NAME
Math::Summation  add numbers in ways that give less numerical errors
SYNOPSIS
use Math::Summation 'sum'; # and/or 'kahansum' etc.
my @values = (1, 1e100, 1, 1e100);
# use the standard way of adding numbers
my $sum = sum(@values);
# use the Kahan summation algorithm
my $sum_khn = kahansum(@values);
# use the Neumaier summation algorithm
my $sum_nmr = neumaiersum(@values);
# use the Klein summation algorithm
my $sum_kln = kleinsum(@values);
# use the pairwise summation algorithm
my $sum_pws = pairwisesum(@values);
DESCRIPTION
This module implements various algorithms that significantly reduces the numerical error in the total obtained by adding a sequence of finiteprecision floatingpoint numbers, compared to the obvious approach.
No functions are exported by default. The desired functions can be imported like in the following example:
use Math::Summation 'sum'; # and/or 'kahansum' etc.
To import all exportable functions, use the 'all' tag:
use Math::Summation ':all'; # import all fucntions
FUNCTIONS
 sum LIST

Returns the sum of the elements in LIST. This is done by naively adding each number directly to the accumulating total.
# use the standard way of adding numbers my $sum = sum(@values);
 kahansum LIST

Returns the sum of the elements in LIST.
# use the Kahan summation algorithm my $sum_khn = kahansum(@values);
The Kahan summation algorithm, also known as "compensated summation", significantly reduces the numerical error in the total obtained by adding a sequence of finiteprecision floatingpoint numbers, compared to the obvious approach. This is done by keeping a separate running compensation (a variable to accumulate small errors).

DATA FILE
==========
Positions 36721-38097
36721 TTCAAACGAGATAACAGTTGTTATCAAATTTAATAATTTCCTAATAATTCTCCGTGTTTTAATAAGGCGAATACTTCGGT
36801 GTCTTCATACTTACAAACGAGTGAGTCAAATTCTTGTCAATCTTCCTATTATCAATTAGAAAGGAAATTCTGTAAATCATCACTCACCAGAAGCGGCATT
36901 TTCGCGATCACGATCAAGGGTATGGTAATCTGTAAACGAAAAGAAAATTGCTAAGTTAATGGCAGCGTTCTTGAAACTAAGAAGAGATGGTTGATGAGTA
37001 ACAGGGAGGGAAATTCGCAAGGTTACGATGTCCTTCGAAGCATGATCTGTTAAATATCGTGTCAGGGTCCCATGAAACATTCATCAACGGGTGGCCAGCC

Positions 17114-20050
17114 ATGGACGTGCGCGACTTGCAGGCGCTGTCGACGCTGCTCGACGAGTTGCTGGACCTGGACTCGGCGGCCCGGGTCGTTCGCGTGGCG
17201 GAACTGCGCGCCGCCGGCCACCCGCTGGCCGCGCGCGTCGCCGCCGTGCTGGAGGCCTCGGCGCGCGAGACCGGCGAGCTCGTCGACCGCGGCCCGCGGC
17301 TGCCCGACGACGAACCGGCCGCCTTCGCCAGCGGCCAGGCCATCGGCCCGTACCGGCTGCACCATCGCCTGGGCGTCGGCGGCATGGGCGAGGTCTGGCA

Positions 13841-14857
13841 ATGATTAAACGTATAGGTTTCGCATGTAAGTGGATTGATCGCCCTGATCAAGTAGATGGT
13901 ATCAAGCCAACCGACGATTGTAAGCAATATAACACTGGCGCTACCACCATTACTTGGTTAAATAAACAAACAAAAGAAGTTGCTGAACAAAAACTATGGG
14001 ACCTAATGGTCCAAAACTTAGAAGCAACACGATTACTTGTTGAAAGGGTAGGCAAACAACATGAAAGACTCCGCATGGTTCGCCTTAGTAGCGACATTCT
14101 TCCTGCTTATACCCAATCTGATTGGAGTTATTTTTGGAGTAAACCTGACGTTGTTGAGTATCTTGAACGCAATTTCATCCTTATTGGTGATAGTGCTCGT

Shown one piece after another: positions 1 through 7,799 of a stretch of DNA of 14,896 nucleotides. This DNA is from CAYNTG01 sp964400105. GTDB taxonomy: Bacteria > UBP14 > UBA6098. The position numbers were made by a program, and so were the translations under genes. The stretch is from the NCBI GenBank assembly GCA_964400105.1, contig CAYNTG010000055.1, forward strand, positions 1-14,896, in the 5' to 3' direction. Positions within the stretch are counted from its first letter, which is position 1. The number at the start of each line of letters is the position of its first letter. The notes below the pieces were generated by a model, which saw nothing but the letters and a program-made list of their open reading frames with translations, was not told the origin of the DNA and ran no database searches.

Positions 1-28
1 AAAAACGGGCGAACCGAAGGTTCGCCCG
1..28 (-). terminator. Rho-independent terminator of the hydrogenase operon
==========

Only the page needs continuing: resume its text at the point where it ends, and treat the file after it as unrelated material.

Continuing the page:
This function is more accurate than a direct summation, but at the expence of more computational complexity.
 neumaiersum LIST

Returns the sum of the elements in LIST.
# use the Neumaier summation algorithm my $sum_nmr = neumaiersum(@values);
Neumaier introduced an improved version of the Kahan algorithm, which Neumaier calls an "improved Kahan–Babuška algorithm", which also covers the case when the next term to be added is larger in absolute value than the running sum, effectively swapping the role of what is large and what is small.
The difference between Neumaier's algorithm and Kahan's algorithm can be seen when summing the four numbers (1, 1e100, 1, 1e100) with double or quad precision. Kahan's algorithm gives 0, but Neumeier's algorithm gives 2, which is the correct result.
 kleinsum LIST

Returns the sum of the elements in LIST.
# use the Klein summation algorithm my $sum_kln = kleinsum(@values);
Higherorder modifications of the above algorithms, to provide even better accuracy are also possible. Klein suggested what he called a secondorder "iterative Kahan–Babuška algorithm".
This method has some advantages over Kahan's and Neumaier's algorithms, but at the expense of even more computational complexity.
 pairwisesum LIST

Returns the sum of the elements in LIST.
# use the pairwise summation algorithm my $sum_pws = pairwisesum(@values);
The summation is done by recursively splitting the set in half and computing the sum of each half.
This algorithm has the same number of arithmetic operations as a direct summation, but the recursion introduces some overhead.
BUGS
Please report any bugs through the web interface at https://rt.cpan.org/Ticket/Create.html?Queue=MathSummation (requires login). We will be notified, and then you'll automatically be notified of progress on your bug as I make changes.
SUPPORT
You can find documentation for this module with the perldoc command.
perldoc Math::Summation
You can also look for information at:
GitHub Source Repository
RT: CPAN's request tracker
https://rt.cpan.org/Public/Dist/Display.html?Name=MathSummation
CPAN Ratings
MetaCPAN
CPAN Testers Matrix
SEE ALSO
The Wikipedia page for Kahan summation, which describes the algorithms by Kahan, Neumaier, and Klein https://en.wikipedia.org/wiki/Kahan_summation_algorithm.
The Wikipedia page for pairwise summation https://en.wikipedia.org/wiki/Pairwise_summation
LICENSE AND COPYRIGHT
Copyright (c) 2020 Peter John Acklam.
This program is free software; you may redistribute it and/or modify it under the same terms as Perl itself.
AUTHOR
Peter John Acklam <pjacklam (at) gmail.com>.